Indian digital health startup MFine has added blood pressure and glucose monitoring tools on its mobile health app.
Three weeks ago, the health tech startup launched its latest vital measurement features for beta testing after two years of development and clinical trials involving around 3,000 patients.
WHAT IT’S ABOUT
According to a press statement, these health monitoring features are built with MFine’s proprietary algorithm that measures blood pressure and glucose level by obtaining PPG signals from a user’s fingertip. A smartphone camera and flash are used to observe the changes in the red and blue wavelengths of the PPG signals and come up with a reading. The company claims its algorithm for measuring BP scores an accuracy “close to 90%”.
At present, the new vital measurement features are available on the MFine app for select Android phones and will soon come to iOS devices.
WHY IT MATTERS
In India, over 200 million people with hypertension have poor access to BP monitoring tools for at-home and personal use while more than 80 million diabetic patients rely mainly on invasive and time-consuming blood tests to get their glucose reading.
While there is general availability of wearable health devices, smartphones are more common and more affordable for the population, MFine said. “Smartphones are already ubiquitous in India and it will prove to be a gamechanger in preventive health and vitals monitoring. Many people in India cannot afford expensive devices and wearables but own a smartphone which they can use now to monitor their health,” explained Dr Sreekanth Shetty, an interventional cardiologist at Sakra World Hospital.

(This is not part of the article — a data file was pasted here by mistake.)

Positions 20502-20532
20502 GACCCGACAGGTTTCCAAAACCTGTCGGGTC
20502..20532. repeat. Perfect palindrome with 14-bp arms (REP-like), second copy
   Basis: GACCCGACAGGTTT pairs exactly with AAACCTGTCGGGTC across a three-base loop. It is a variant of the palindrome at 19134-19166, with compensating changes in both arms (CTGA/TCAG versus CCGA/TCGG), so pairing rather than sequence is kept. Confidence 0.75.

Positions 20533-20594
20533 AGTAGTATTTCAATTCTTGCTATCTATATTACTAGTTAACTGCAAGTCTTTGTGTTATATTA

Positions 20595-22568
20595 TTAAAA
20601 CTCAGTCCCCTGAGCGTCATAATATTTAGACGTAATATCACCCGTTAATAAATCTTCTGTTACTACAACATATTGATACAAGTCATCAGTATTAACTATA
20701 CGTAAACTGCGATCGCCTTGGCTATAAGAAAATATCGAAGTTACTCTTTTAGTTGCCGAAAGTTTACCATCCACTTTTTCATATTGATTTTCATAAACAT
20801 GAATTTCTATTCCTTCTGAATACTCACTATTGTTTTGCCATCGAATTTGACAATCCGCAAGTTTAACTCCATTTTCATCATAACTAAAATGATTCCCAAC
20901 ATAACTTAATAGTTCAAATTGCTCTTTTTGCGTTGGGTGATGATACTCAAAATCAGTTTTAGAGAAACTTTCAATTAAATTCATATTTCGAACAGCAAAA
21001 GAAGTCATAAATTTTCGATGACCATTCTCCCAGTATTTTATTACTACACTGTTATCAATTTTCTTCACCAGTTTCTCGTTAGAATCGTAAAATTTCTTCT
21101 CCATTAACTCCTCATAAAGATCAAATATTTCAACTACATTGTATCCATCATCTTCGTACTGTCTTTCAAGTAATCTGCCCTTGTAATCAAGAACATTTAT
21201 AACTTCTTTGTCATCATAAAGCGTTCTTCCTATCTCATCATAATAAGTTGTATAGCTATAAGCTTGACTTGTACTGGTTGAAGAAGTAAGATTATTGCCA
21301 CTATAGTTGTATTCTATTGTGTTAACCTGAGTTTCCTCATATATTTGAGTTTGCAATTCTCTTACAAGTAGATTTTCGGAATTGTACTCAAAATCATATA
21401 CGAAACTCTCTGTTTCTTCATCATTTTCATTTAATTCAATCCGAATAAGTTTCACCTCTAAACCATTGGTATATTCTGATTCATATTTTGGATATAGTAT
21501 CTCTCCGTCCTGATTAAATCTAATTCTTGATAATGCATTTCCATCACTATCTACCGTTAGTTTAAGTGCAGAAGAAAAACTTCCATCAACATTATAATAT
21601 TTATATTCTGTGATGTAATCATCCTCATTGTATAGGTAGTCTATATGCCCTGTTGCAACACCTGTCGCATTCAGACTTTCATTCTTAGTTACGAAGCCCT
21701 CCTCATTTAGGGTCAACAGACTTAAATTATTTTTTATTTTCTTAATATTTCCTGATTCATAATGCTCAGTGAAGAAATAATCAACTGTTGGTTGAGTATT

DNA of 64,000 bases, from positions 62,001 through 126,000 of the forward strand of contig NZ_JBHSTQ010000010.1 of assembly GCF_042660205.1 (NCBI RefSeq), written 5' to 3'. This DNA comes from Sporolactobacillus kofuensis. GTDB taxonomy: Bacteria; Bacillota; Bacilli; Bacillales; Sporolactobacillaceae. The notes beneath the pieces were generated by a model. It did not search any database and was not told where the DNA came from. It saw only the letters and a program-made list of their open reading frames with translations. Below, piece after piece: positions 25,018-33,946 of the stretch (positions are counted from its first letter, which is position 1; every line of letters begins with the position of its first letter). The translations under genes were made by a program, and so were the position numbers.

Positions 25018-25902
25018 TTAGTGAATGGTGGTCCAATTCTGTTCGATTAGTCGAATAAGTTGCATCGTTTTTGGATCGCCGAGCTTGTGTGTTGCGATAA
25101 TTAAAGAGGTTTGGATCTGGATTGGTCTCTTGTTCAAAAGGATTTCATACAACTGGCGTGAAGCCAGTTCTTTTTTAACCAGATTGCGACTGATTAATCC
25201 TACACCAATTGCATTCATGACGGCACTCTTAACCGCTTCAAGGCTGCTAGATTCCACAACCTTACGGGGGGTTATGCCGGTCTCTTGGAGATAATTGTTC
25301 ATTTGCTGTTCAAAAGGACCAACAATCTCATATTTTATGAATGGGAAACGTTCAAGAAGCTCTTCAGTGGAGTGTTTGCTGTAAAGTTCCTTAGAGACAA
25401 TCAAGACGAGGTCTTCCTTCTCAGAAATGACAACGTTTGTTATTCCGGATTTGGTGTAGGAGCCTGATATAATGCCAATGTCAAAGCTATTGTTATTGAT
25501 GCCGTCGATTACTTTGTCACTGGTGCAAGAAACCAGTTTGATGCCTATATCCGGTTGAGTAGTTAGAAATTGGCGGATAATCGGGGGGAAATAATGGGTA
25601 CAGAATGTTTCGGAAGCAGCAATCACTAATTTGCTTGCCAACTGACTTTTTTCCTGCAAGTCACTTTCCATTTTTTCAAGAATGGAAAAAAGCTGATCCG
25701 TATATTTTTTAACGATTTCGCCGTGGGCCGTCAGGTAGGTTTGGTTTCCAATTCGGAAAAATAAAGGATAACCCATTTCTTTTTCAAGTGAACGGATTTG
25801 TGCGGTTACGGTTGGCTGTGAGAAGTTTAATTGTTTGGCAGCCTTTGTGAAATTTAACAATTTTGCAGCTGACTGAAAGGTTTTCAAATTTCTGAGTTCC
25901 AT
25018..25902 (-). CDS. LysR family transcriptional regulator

MFine continues to leverage the power of mobile sensors and AI to transform smartphones into vital measurement tools to offer a cost-effective means for people to regularly monitor their health.
Its proprietary algorithm for measuring vital parameters has also been used in developing its blood oxygen saturation and heart rate monitoring tools which were released earlier on the MFine app.
Private Indian university Amrita University also developed a health tool to enable self-health monitoring in rural areas. Its offering is a smartphone-connected finger clip called Amrita Spandanam which can measure six body parameters, including blood glucose, blood pressure, heart rate, blood oxygen, respiratory rate, and 6-lead ECG.
In other news, popular wearable brands like Fitbit and Samsung have recently introduced vitals monitoring features on their smartwatches.
ON THE RECORD
Commenting on the launch of the blood pressure and glucose monitoring on the MFine app, Dr B Hygriv Rao, a senior cardiologist at KIMS Hospitals said: “It is essential for a large country like India to pioneer technologies and develop tools to ensure [that] quality care is delivered in a timely manner to all people… The preliminary demonstration of this tool appears to be encouraging and we look forward to more clinical experience and wider usage”.
“By enabling vitals monitoring through smartphones, MFine aims to make basic health assessments universal, easy, and free to use for millions of people in India. You will see more such innovations from MFine in this area in the coming months,” MFine CTO Ajit Narayanan also said.